Report: Primal Scream, Brisbane 2012

Primal Scream
The Tivoli, Brisbane
Monday 3 December 2012

In a word: loud. Forgive me for starting at the end, but it’s all I can think about right now.

The last thing we heard from Primal Scream tonight—the band's first show of a five-date Australian tour that includes this weekend's Meredith Festival—was five minutes of looped instruments and vocals cranked up way beyond anything resembling a sane volume. A wash of unintelligible white noise, essentially, which—combined with incessant strobe lights—has the unique effect of inducing both awe and nausea. Leaving the venue after the loop is finally, mercifully sped up and cut off, it feels like my hearing has been sliced in half. It’d be funny if it weren’t so serious; there’s not much comedy in tinnitus. It’s the deafest I’ve ever been after a show, and that includes witnessing My Bloody Valentine three nights in a row, as well as seeing this band in the same room nearly four years ago. If I’m this damaged even with plugs shoved deep into my ears, I don’t envy those without.

It says a lot about the quality of the preceding two hours, though, that during that final wash of sound, a handful of people are still dancing to the ‘beat’, such as it is. There’s a strong argument to be made that Primal Scream are the complete package as far as modern rock bands are concerned. With a remarkable back catalogue of quality tracks spanning at least half a dozen genres, there aren’t many acts who can match them on a good night. Fortunately, this evening is one of those --  a masterclass in musicianship and performance; an audio-visual assault that relies on little more than strobe lights and fearsome volume during key moments, yet packs just as much power as Radiohead’s wall of interlocking screens, or maybe—just maybe—U2’s giant, 360° ‘Claw’.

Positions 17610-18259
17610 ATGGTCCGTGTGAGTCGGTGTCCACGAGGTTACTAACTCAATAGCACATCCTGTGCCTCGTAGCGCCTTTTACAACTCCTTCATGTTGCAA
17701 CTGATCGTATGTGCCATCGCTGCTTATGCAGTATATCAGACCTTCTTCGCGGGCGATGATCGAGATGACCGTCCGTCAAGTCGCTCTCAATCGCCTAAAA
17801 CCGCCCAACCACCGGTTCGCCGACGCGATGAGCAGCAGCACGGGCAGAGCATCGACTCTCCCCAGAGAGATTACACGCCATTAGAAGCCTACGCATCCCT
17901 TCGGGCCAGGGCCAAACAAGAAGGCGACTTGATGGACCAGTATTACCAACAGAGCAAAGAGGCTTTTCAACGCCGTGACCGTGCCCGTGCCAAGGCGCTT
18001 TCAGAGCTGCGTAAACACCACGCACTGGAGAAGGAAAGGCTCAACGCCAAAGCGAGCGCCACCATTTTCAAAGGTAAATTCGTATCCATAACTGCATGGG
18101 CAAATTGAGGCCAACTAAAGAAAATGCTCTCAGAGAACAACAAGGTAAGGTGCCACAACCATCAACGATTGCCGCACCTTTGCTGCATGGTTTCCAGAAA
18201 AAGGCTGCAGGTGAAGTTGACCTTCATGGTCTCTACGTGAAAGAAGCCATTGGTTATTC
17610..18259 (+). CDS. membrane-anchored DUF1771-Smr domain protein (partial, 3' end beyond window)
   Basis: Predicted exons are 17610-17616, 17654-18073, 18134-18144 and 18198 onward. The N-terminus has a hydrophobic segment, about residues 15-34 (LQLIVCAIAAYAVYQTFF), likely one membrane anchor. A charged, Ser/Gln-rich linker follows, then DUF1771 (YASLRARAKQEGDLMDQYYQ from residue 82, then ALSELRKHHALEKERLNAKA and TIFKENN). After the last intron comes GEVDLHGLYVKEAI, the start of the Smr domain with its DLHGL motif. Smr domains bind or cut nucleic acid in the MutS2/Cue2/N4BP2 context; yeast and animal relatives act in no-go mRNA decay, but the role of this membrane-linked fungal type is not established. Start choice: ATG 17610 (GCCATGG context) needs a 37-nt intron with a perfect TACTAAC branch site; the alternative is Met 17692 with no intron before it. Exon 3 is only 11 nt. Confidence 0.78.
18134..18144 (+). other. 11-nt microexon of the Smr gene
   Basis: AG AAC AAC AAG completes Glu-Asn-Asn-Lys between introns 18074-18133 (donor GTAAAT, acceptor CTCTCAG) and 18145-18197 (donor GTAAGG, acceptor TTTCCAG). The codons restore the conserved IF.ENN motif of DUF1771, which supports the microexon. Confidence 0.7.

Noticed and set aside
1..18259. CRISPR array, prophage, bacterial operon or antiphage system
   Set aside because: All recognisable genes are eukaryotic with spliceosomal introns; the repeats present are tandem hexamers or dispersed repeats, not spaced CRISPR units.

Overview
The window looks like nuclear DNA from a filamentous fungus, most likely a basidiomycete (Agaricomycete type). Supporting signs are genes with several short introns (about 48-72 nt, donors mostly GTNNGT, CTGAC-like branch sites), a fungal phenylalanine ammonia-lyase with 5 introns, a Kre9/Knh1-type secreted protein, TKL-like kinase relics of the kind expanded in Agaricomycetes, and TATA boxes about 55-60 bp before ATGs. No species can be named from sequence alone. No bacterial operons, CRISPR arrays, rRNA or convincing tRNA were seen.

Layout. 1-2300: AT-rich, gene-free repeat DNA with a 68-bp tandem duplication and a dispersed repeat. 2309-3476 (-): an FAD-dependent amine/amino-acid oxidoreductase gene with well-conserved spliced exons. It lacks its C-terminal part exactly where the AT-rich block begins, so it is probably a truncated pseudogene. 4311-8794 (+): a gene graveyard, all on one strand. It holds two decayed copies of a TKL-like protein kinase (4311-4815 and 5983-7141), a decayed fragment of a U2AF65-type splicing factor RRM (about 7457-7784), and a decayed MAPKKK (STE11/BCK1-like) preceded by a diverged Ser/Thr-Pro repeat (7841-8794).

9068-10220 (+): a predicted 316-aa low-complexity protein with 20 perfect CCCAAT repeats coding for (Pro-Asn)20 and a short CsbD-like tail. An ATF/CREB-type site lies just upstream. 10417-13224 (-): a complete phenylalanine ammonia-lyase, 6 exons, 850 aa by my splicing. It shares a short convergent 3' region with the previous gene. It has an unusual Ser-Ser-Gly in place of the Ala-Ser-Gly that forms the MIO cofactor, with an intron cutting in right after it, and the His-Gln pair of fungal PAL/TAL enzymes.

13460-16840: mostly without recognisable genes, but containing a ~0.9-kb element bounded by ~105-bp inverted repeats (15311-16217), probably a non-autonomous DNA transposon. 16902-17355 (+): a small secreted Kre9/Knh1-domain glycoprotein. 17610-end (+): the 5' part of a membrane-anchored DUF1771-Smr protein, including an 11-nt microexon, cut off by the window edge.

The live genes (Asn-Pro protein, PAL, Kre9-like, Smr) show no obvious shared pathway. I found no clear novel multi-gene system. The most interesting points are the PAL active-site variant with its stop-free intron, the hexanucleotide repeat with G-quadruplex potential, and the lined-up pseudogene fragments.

The intimacy of the Tivoli crowd helps, here. The band probably aren’t stoked to be playing to a half-full room; the 400 or so in attendance would barely fill smaller venue The Zoo. But these concerns disappear quickly once the Scottish six-piece lock into a well-balanced set that contains more than enough classics to satiate the fans, with enough new material peppered throughout to keep the band interested. Sixteen tracks by my count; three of them unreleased, including effective set opener ‘2012’. Their 1991 classic Screamadelica features prominently: they air a fantastic version of ‘Loaded’ during the five-song encore, seamlessly transitioning from ‘I’m Losing More Than I’ll Ever Have’. It’s an equal set highlight, alongside ‘Shoot Speed/Kill Light’ from 2000’s XTRMNTR. Frontman Bobby Gillespie dedicates ‘Accelerator’ to Brisbane punk rock legends The Saints -- it’s the first time that the guitars are pushed high in the mix, where they stay for the remainder.

The band end with ‘Jailbird’ and ‘Rocks’, two songs that they could surely play in their sleep, yet neither feels rushed or rote. Besides writing compelling new material—something Primal Scream has struggled with in recent years—this is arguably the hardest part of remaining vital after more than 25 years in existence: making old tunes sound fresh. It's not a worry as it happens: their electronica-inspired tunes sitting comfortably amid acid house, pop and straight rock-and-roll. The band’s sheer versatility their best asset.

Though they haven’t always hit the target with their experiments, tonight Primal Scream’s aim is true. It’s an inspiring performance that’s probably worth the ringing ears and potential hearing loss. Probably.

Andrew McMillen (@NiteShok)
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